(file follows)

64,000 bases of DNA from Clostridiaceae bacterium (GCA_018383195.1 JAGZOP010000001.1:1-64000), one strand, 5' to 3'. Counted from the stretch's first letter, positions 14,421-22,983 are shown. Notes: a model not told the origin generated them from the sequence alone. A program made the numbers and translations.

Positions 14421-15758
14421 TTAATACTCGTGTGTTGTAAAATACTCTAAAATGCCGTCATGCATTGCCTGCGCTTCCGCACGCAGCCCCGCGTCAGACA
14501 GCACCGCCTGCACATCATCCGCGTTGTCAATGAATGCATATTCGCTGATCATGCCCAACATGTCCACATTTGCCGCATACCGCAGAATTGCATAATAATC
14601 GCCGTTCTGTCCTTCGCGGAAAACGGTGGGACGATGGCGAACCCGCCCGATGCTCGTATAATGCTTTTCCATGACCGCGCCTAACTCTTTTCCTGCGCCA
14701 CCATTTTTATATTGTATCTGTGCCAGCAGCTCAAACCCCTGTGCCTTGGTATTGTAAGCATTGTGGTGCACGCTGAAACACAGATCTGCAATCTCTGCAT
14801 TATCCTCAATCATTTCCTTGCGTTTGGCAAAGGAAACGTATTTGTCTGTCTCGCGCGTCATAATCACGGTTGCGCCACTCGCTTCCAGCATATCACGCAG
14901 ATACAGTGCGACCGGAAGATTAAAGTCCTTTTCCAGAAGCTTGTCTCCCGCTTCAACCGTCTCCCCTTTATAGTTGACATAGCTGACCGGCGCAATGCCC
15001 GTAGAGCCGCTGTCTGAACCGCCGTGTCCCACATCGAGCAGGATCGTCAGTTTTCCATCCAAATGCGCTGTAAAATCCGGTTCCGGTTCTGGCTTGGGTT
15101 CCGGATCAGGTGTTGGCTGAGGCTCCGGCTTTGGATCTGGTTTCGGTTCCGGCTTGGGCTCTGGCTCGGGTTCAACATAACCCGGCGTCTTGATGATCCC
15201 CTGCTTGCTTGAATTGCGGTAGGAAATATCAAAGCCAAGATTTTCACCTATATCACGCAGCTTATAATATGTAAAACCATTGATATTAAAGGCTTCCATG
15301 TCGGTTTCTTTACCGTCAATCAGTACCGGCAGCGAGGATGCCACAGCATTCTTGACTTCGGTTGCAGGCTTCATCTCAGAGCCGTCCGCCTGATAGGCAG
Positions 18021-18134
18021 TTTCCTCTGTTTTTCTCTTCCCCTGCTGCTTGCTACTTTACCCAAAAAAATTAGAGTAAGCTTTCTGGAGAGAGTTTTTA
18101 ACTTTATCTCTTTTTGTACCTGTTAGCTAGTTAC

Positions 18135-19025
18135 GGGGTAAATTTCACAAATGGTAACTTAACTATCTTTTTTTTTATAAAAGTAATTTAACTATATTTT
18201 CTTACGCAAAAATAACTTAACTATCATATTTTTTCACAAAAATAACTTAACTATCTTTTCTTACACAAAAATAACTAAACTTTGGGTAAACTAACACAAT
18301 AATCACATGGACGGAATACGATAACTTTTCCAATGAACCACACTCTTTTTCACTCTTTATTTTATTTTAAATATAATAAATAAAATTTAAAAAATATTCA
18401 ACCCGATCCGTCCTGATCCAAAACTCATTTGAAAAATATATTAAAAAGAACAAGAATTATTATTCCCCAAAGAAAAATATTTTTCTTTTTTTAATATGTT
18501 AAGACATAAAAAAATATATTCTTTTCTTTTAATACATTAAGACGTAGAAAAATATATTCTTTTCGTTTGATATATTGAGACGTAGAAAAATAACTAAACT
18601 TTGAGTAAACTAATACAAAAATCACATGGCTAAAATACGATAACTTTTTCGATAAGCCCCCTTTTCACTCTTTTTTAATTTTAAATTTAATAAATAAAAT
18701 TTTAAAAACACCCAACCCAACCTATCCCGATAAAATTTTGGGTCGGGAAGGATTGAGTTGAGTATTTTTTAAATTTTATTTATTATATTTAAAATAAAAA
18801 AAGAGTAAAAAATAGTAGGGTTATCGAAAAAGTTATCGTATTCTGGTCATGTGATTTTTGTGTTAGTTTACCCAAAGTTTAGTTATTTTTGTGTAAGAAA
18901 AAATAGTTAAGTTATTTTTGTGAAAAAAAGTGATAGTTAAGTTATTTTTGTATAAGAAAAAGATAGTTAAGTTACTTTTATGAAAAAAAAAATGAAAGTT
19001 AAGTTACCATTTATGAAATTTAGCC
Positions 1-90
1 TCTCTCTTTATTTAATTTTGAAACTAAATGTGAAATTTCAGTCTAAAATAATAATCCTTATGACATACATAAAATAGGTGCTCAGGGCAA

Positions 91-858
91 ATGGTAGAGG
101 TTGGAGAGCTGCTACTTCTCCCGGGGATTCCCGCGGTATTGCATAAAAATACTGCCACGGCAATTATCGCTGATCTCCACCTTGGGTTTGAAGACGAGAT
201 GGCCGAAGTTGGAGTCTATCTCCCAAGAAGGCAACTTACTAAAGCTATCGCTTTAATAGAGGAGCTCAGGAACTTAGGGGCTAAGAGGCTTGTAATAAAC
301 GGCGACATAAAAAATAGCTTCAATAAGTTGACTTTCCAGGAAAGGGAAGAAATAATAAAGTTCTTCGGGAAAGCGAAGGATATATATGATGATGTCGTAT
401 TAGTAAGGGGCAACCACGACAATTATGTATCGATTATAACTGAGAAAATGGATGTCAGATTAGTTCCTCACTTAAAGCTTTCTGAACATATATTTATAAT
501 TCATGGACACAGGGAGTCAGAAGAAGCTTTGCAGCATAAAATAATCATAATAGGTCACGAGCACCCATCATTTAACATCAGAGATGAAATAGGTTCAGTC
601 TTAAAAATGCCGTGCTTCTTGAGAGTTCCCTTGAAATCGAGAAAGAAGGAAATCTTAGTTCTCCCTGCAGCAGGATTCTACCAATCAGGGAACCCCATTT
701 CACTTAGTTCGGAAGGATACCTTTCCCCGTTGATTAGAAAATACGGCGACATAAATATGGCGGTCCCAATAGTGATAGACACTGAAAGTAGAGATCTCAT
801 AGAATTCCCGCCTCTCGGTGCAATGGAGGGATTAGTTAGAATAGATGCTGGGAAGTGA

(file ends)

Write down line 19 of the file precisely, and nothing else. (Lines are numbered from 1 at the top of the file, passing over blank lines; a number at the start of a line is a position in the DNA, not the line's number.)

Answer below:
18301 AATCACATGGACGGAATACGATAACTTTTCCAATGAACCACACTCTTTTTCACTCTTTATTTTATTTTAAATATAATAAATAAAATTTAAAAAATATTCA